A Session with Mr. Thiyaragaraja Kumar

An enthusiast researcher Mr. Thiyaragaraja Kumar visited STEM land on 20th June 2022 to exhibit the projects made by him and to inspire young minds.  He is an inspiring, energetic, curious person who makes projects, and teaches and guides children to invent projects. He plans to take project-based learning for the children.

The projects include a wireless charging unit, a quiz breaker, and sun-directed solar panel motor drive equipment. The wireless charging unit works based on the principle of mutual induction. The Quiz breaker model is based on relays. It finds its Industrial usage mainly in industry automation and helps in finding the valve tripping or if there is any fault. Using this model, faults in the high boiler plants can be easily found and repaired accordingly.

The sun-directed solar panel motor drive model was interesting and inspiring. It works based on the principle of movement of the sun.  this exhibit was presented at the Japan conference in 2015. According to the movement of the sun the solar cell panel moves which is driven by the motor using an LDR. This model gained more attention than other models.


He had a session with our team and explained the working methodology of the exhibits. He also enlightened the people on the topics of BCD, the Fibonacci series, Pascal’s triangle (Mahameru), Mehruprasta, Base10 calculations, Base16, and Base20 calculations.

He threw light on various number systems like the Roman number system, Greek number system, Mayon number system, and Egyptian number system. He also elucidated the shortcuts in simplification, Vedic math which is used in quantitative aptitude. 


The whole session was inciting, encouraging, and enlightening. Mr. Thiyagarajan enjoyed sharing his exhibits, got fascinated with the framework of STEM land, and wanted to support us in encouraging children to invent more projects.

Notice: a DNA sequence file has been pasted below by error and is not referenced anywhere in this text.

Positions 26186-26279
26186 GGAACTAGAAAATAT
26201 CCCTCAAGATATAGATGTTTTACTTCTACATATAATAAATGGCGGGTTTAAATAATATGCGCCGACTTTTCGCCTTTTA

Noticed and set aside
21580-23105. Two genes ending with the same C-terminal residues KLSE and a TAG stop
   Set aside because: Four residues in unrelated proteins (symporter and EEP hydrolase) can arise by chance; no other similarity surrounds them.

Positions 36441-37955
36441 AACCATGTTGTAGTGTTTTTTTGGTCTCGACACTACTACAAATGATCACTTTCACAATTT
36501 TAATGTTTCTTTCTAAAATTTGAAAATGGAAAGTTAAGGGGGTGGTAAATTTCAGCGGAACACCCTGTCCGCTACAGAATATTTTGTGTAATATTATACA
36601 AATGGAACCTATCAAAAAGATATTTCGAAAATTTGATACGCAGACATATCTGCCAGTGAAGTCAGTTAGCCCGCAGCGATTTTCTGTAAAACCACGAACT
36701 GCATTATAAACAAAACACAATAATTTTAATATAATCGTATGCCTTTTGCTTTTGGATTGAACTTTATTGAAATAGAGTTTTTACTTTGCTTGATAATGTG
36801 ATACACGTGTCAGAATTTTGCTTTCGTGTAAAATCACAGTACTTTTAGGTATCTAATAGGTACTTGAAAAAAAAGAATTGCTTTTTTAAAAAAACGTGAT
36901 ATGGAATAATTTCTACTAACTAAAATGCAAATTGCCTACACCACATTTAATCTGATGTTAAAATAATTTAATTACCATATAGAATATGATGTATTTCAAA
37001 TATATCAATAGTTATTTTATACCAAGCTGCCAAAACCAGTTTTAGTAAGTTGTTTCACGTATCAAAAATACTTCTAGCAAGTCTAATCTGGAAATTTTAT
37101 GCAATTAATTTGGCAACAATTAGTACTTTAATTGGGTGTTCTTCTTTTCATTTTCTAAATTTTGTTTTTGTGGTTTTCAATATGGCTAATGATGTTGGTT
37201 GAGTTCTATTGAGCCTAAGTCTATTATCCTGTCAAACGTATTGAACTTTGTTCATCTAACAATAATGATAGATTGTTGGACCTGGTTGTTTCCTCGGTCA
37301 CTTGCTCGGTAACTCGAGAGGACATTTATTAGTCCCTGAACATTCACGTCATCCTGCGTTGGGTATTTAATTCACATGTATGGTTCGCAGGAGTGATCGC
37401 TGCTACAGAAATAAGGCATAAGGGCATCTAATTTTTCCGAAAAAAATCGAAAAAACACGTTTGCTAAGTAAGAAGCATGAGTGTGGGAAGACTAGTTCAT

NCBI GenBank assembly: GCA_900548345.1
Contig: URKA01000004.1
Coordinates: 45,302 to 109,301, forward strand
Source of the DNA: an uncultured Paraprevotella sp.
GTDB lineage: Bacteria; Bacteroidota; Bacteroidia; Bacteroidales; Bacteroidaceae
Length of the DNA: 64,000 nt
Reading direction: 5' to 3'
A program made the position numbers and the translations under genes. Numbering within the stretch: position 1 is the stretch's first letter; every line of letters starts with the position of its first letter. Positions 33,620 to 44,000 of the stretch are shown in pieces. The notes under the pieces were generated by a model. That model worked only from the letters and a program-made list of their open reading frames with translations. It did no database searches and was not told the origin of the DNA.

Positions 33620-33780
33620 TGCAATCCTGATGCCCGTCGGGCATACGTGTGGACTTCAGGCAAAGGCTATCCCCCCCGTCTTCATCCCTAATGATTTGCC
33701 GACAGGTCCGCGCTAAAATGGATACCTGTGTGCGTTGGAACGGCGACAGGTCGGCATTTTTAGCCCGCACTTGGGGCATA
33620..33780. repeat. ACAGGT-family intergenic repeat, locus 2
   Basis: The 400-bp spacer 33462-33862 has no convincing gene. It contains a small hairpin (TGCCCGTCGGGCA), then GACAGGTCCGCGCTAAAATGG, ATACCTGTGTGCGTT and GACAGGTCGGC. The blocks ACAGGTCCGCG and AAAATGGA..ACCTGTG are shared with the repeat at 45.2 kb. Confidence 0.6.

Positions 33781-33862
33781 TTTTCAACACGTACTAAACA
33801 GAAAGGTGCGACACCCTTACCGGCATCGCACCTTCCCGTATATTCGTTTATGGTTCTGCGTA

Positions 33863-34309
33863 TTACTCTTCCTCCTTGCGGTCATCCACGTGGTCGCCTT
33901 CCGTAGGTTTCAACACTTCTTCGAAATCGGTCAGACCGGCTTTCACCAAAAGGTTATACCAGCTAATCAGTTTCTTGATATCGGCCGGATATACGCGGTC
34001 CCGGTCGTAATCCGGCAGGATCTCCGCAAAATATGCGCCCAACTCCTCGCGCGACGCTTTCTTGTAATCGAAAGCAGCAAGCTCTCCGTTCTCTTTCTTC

Reflections from the team: 

  1. The session was inspiring. We learnt more facts and it was interesting too. 
  2. It motivated us to make more projects on automation.
  3. It was interesting. The BCD chart was good. The Sun directed solar panel equipment was stunning. It stirred up to do more research on it.

Boyle’s Law

Boyle’s law is a gas law that states that the pressure exerted by a gas (of a given mass, kept at a constant temperature) is inversely proportional to the volume occupied by it. In other words, the pressure and volume of a gas are inversely proportional to each other as long as the temperature and the quantity of gas are kept constant. Boyle’s law was put forward by the Anglo-Irish chemist Robert Boyle in the year 1662.

For a gas, the relationship between volume and pressure (at constant mass and temperature) can be expressed as 

P (1/V)

where P is the pressure exerted by the gas and V is the volume occupied by it. This proportionality can be converted into an equation by adding a constant, k.

P = k*(1/V) PV = k

The pressure v/s volume curve for a fixed amount of gas kept at constant temperature is illustrated below.

Experiment using Thinktac kit: